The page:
As widely expected, the FOMC took the leap and hiked interest rates by 25 basis points in their June meeting. Amidst myriad uncertainties, Fed Chair Janet Yellen kept a steady, balanced tone in the press conference following the meeting. Here are the key takeaways:
The balance sheet
When asked about the balance sheet, Yellen maintained that reducing it would be a non-event for financial markets. It will be like “watching paint dry” according to the Fed Chair. She expects the balance sheet reduction plan “to run quietly in the background” with little to no revisions once it begins, thus giving it the essential air of predictability and passive progress that would keep it from disrupting Wall Street.
Chair Yellen also emphasized that as stated in the meeting minutes, there has been no definite decision on timing, although we expect this to materialize before year-end.
Inflation is influenced by a number of different factors, but we have yet to see much evidence of upward pressure on prices. Recognizing this, the Committee seems to have scaled back their hopes of seeing this pressure sooner rather than later. “Inflation on a 12-month basis is expected to remain somewhat below 2 percent in the near term but to stabilize around the Committee’s 2 percent objective over the medium term.” They also explicitly noted that they are “monitoring inflation developments closely,” which Chair Yellen also mentioned in the Q&A session.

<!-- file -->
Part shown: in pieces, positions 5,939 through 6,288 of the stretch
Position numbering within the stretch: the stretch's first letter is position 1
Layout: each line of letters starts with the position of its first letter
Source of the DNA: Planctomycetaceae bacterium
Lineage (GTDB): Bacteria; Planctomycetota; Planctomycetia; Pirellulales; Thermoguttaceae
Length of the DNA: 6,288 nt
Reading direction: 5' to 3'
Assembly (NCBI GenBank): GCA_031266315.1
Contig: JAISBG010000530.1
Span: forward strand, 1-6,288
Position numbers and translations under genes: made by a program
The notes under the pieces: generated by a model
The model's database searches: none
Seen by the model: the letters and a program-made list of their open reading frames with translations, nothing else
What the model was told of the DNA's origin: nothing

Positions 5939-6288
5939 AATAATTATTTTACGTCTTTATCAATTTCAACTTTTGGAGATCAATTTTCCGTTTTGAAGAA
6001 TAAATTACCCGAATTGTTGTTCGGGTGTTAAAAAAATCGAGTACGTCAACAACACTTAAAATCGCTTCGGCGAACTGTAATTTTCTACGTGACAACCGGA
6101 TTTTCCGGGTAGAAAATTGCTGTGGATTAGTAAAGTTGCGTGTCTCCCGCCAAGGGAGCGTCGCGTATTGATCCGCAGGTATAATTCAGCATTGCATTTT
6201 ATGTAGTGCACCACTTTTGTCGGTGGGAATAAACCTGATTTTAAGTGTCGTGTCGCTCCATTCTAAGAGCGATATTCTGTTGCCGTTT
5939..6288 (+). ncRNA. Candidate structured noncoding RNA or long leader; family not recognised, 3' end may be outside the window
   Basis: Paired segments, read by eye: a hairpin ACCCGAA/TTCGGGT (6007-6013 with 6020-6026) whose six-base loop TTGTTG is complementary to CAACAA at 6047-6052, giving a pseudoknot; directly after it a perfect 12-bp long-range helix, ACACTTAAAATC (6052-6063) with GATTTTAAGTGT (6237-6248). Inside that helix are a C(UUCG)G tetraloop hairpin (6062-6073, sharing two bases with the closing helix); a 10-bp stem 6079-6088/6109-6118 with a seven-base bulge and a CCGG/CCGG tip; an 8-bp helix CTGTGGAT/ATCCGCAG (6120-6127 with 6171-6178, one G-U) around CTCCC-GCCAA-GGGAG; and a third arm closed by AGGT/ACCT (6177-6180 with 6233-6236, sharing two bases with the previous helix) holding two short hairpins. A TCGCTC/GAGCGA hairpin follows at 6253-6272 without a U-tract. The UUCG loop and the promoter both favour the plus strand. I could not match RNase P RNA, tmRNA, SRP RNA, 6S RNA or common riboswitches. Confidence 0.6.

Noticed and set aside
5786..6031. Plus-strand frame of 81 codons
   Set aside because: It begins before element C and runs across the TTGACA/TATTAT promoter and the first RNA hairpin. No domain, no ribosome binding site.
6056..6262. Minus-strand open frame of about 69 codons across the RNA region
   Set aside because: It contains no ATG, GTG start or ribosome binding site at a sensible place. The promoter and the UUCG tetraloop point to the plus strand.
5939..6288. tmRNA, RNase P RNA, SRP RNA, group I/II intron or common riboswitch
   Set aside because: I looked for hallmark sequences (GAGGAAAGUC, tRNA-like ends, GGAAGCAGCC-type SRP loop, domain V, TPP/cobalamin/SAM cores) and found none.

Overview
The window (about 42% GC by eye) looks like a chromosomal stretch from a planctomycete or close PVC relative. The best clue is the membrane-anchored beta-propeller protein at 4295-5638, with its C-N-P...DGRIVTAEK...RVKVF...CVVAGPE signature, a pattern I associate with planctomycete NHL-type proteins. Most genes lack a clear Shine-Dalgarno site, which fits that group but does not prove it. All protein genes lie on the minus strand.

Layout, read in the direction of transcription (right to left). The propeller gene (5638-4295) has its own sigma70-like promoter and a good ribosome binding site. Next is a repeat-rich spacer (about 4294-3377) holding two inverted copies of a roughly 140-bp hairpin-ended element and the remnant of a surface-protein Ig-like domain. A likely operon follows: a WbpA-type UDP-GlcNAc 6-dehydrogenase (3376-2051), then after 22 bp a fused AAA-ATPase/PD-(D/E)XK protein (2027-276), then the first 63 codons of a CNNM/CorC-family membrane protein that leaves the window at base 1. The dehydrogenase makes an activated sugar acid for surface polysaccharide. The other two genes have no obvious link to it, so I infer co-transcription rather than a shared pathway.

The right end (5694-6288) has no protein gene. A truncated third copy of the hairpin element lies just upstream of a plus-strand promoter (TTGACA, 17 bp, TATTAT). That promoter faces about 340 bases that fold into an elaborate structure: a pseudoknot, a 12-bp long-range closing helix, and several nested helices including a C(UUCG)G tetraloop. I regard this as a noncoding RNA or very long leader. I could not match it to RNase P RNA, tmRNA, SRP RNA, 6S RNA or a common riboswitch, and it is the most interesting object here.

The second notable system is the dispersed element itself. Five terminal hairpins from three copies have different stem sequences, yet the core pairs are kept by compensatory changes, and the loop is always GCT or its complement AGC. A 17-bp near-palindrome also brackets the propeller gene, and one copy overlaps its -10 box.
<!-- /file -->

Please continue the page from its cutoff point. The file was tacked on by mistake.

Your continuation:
The dot plot
The dot plot maps FOMC member’s expectations of the path of interest rates, and is seen by many as a fairly reliable indicator of future policy. The June dot plot was largely unchanged, pointing to a majority of members leaning towards a third rate rise this year even as two members abstaining from including their long-term projections.
Will we hike again?
Highly uncertain. This meeting has left us with more questions than answers. With 4 members indicating their view that the Fed is done hiking rates this year, the overall dot plot still indicates that the majority of policymakers anticipate another hike this year.
We believe that the Fed’s action will hinge on upcoming inflation and employment data as they take an “appropriate management of risks.”